Northwest Calls On Regulators To Let Competition Among Internet Sites Work For Consumers And Travel


WASHINGTON D.C. å- (June 12, 2002) å- In testimony given this afternoon during the first hearings of the recently-created National Commission to Ensure Consumer Information and Choice in the Airline Industry in Washington D.C., Al Lenza, Northwest Airlineså’ vice president of Distribution and E-Commerce, called on government regulators to let competitive forces in the burgeoning online travel market continue to serve consumers and lower costs.


“Northwest is insistent that our distributors - both traditional and Internet - present and sell Northwest’s product fairly and in an unbiased manner,” Lenza said in his testimony. “We are also pulling all stops to harness the fastest growing distribution expense for Northwest - GDS booking fees, which have grown to account for nearly $14 per ticket and continue to increase at a rate of approximately 7% per year.”


Lenza, a 25-year veteran of the travel, airline and global distribution system/computer reservation system (GDS/CRS) industries, explained to the commission that Northwest’s strategy is to sell its products from as many different distribution channels as possible at the lowest possible cost. “The concept of Orbitz is that it would be neutral to all airlines, not just the owners, place competitive pressures on the duopoly of Expedia and Travelocity, and offer the advantage of access to an unbiased site that always displays the lowest available fares on all airlines.”


The other driving force behind the creation of Orbitz was to harness the fastest growing distribution expense for Northwest, GDS/CRS booking fees. With current technology, airlines are forced to pay GDS/CRS providers a fee for every flight segment they book. “Northwest will spend more than $200 million in GDS fees this year, despite reduced traffic levels,” said Lenza. “Northwest has saved nearly $2 million in GDS fees in less than one year and is poised to save substantially more in the next few years after implementing a direct link between Orbitz and Northwest’s internal reservations system.”


In his testimony, Lenza cited the positive effect that Orbitz’s presence has had in curbing careening distribution fees. “For the first time since I have been in the industry, the GDS’s are actually coming to airlines offering reduced booking fees in return for extending the broad distribution of so-called ‘Web fares.’”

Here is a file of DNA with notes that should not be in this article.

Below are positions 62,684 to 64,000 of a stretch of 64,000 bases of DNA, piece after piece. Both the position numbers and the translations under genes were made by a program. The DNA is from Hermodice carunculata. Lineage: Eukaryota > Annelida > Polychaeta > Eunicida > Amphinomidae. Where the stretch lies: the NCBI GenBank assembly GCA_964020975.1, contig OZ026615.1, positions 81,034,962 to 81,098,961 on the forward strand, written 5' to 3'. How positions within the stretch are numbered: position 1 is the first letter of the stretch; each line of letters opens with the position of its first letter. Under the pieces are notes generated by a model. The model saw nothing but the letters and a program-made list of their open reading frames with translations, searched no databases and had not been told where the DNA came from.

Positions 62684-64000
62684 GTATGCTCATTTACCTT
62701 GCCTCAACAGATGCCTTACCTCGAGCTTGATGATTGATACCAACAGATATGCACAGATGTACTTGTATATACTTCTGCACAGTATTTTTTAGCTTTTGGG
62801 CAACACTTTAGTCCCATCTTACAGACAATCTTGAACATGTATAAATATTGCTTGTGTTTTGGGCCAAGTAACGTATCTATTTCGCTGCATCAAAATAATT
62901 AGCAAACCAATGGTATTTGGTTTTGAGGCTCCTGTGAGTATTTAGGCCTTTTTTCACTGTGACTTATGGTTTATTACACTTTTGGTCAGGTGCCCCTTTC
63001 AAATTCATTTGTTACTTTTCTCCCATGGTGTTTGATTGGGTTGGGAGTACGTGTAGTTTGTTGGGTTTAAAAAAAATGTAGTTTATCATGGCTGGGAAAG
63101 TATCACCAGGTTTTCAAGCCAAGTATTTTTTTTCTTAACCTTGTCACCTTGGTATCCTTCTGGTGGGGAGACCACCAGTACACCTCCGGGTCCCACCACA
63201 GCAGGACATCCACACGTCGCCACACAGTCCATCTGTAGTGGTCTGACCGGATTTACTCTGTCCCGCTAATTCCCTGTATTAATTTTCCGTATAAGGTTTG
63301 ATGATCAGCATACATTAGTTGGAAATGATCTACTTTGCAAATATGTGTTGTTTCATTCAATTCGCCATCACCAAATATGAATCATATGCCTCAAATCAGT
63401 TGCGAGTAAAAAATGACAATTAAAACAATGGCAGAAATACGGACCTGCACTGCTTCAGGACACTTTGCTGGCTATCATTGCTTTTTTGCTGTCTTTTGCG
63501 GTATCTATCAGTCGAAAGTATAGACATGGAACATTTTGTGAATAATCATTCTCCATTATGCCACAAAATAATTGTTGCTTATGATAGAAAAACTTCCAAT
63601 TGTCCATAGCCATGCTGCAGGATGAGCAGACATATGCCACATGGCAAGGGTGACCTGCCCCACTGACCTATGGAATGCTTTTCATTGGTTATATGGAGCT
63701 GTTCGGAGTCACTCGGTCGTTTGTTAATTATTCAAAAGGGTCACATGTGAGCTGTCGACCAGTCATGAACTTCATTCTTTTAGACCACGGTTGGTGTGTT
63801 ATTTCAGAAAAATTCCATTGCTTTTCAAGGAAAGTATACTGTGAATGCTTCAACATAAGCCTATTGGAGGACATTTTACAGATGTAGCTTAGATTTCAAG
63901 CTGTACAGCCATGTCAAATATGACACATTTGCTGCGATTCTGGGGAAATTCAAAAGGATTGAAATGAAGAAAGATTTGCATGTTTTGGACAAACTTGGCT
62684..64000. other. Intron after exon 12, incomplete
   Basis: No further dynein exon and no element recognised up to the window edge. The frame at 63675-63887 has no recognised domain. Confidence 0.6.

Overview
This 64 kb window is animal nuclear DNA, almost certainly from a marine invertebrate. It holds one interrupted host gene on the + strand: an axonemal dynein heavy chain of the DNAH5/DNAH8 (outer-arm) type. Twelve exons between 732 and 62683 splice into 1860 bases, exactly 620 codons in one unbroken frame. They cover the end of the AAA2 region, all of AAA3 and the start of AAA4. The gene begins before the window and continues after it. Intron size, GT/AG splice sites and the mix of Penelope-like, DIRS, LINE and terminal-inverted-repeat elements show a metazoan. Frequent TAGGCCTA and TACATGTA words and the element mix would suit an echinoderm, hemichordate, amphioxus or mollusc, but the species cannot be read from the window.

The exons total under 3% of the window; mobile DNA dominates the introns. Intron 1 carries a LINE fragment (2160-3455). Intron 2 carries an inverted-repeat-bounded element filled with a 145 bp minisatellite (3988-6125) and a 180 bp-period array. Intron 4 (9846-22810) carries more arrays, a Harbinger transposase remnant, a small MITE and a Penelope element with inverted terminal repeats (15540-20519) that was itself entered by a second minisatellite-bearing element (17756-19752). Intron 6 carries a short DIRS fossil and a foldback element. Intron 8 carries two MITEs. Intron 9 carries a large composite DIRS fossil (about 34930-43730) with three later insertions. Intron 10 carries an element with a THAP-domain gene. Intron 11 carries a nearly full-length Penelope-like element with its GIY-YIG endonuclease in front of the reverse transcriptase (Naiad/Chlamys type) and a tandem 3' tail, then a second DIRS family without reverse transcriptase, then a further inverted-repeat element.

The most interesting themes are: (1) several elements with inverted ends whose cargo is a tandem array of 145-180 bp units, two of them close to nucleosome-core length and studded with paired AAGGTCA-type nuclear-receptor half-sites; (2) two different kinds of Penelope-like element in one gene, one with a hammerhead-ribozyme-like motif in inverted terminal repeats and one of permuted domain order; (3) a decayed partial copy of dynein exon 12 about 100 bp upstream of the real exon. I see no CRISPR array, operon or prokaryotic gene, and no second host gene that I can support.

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Backing up his display bias claim, Lenza shared an experience Northwest recently had that prohibited bargain fares from either being viewed or promoted to consumers visiting larger, rival sites. “Just last month, the two leading competitors of Orbitz refused to load or feature a number of Northwest’s low fares to Europe because they conflicted with preferred agreements they each have with two of Northwest’s international competitors,” Lenza said.


Lenza stated that consumers have benefited from the lower cost of the Internet through access to Web fares, and if the carrier was required to sell those fares through all distribution channels, consumers would be hurt as it may no longer be economical for the airline to offer special Internet fares. “There is a view among some that all prices should be available in all channels at all times,” Lenza said. “It is our view that if such a regulation or process were to become a requirement, airlines would lose their incentive to offer low fares in cost-friendly distribution sites or channels and lose any leverage over GDS fees.”

In closing, Lenza called on the commission to let competition pull Orbitz and other sites up to their full potential, saying “Rather than interfere with the competitive landscape through special rules or regulations, Northwest encourages the commission to allow market forces to continue to drive the direction of travel distribution, and not recommend measures that artificially protect or promote certain interests whose ultimate goals are to protect their businesses from competition.”

A complete copy of Mr. Lenza’s prepared testimony is available through Northwest’s Media Relations department at (612) 726-2331.
Northwest Airlines is the world`s fourth largest airline with hubs at Detroit, Minneapolis/St. Paul, Memphis, Tokyo and Amsterdam and more than 1,700 daily departures. With its travel partners, Northwest serves nearly 750 cities in almost 120 countries on six continents.


For more information pertaining to Northwest, media inquiries can be directed to Northwest Media Relations at (612) 726-2331 or to Northwest’s Web site at www.nwa.com.

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